Well, I had the opposite experience in Key West, regarding longtime resident-bard and recently passed-away musician, Jimmy Buffett. He’s not full of it. His songs came to life for me on the streets of Key West, particularly when my leather sandal split in two—and acted as a clapper—while I was en route to a Monroe Library event. I heard "Margaritaville" in my head, where Jimmy Buffett blew out his flip-flop and then stepped on a pop-top. I was at least a mile from my hotel and surrounded by expensive stores so buying a replacement pair was not appealing. Fortunately, a Key West librarian came to my aid and I wrapped that sandal in so much packing tape I could have mailed it home as a postcard.

Cuban tile at Cuban Coffee Queen Key West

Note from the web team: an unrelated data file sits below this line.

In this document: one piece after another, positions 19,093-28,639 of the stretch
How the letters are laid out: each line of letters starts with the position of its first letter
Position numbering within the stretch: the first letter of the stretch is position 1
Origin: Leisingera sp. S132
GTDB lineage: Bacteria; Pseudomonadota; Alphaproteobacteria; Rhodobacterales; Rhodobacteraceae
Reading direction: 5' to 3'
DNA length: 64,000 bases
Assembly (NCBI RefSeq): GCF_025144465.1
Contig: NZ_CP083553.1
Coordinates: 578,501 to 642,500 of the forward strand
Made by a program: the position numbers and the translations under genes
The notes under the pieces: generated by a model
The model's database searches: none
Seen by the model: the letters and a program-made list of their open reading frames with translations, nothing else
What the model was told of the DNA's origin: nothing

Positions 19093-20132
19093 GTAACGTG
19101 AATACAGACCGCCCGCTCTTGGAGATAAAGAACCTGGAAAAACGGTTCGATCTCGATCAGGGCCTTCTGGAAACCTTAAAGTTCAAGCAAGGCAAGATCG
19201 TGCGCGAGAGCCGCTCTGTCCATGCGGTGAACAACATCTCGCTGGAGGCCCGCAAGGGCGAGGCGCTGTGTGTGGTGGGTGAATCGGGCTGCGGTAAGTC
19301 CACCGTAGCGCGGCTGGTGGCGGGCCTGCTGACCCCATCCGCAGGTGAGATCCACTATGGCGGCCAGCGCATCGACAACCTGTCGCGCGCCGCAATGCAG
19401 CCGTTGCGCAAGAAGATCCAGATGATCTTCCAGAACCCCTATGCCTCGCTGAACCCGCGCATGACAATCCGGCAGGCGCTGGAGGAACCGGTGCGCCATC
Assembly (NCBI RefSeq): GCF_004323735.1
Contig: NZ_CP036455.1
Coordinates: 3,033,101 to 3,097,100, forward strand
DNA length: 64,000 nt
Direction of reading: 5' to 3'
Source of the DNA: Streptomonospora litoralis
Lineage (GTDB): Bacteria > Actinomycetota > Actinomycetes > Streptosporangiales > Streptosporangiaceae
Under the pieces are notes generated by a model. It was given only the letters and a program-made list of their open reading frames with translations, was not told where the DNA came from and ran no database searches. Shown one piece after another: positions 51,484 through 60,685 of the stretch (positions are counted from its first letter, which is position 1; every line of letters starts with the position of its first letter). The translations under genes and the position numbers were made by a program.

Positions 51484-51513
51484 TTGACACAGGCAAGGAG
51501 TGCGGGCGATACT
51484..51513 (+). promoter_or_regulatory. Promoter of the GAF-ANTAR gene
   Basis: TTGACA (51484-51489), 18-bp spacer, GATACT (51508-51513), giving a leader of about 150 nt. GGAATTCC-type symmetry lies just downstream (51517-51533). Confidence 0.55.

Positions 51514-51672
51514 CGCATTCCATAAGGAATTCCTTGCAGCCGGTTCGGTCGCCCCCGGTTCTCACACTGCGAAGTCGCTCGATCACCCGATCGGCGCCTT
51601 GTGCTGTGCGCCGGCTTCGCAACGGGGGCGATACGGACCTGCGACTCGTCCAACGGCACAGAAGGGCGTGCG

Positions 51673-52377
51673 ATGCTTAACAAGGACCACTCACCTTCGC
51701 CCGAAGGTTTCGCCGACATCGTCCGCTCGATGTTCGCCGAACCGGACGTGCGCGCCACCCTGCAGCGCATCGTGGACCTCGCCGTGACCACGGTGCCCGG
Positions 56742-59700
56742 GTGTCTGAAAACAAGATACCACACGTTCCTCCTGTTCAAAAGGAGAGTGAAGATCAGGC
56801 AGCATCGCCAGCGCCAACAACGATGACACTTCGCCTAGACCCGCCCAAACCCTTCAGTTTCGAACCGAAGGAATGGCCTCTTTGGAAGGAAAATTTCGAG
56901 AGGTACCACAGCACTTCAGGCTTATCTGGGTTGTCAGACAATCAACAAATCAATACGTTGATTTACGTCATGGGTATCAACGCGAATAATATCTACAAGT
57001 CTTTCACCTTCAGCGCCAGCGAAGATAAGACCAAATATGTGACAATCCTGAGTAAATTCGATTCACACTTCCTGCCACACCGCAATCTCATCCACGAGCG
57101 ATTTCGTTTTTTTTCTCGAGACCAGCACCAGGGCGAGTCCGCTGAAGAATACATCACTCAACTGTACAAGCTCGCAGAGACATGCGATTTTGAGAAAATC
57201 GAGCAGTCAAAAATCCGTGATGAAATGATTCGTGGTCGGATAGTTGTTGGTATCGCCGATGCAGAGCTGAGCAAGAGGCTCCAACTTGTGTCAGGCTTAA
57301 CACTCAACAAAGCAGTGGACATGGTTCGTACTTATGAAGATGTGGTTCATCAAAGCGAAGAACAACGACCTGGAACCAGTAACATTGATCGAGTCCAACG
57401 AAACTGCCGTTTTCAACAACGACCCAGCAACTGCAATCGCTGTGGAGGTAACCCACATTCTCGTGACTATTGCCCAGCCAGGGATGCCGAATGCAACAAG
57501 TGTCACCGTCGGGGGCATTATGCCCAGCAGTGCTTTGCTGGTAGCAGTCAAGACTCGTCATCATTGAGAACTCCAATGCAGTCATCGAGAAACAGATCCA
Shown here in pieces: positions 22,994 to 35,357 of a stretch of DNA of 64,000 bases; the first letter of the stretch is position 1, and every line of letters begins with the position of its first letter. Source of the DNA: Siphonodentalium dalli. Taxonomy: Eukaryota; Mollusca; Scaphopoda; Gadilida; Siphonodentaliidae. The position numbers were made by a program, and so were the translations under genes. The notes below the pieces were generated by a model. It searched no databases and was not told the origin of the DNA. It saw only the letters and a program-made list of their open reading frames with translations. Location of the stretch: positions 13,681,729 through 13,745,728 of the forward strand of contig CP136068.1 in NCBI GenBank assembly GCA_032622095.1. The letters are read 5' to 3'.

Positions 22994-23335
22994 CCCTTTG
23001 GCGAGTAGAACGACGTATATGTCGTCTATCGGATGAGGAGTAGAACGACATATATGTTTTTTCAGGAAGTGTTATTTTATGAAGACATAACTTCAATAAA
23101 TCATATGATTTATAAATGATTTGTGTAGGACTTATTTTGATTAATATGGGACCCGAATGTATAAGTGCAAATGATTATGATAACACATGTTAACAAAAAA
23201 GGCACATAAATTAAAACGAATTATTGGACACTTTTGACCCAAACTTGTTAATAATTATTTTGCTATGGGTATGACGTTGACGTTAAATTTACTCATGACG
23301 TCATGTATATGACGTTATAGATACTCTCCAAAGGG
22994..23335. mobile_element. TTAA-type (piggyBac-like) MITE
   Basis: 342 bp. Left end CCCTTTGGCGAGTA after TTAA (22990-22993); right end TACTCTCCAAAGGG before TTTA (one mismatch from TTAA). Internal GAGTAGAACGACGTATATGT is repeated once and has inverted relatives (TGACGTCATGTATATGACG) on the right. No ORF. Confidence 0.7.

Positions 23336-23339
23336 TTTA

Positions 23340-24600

My left sandal's last stand. Also pictured: Cuban tile at Cuban Coffee Queen. I am not obsessed with Cuban tile. I am not obsessed with Cuban tile...
Six-toed cat at Hemmingway House Key West
Hemmingway's well-toed cats: still in charge of his house

Carl Hiaasen: Cool in My Book

I tagged along with the teacher’s scholarship crew to hear Carl Hiaasen speak at the Key West High School auditorium, home of the Fighting Conchs. I was impressed that Carl (yeah, I like to use his first name as if we’re old pals) was so easygoing and generous with his time. He probably spent two hours talking with the students and answering questions about his writing, and then he signed free copies of his latest book, Wrecker, for a line so long, that I was relieved to exit the building when he started. Thanks for being good to the next generation, Carl.

Carl Hiaasen Book Signing Key West High School
Can you spot Carl Hiaasen? He's seated, wearing a red shirt, and signing at least 100 copies of his new book Wrecker for staff and students at Key West High School

Also for those of you interested in Carl’s writing process, he likes a prison-like setting for his writing office—no decor, no windows. He estimates that he edits his novel drafts fifty times (!) before they go to press.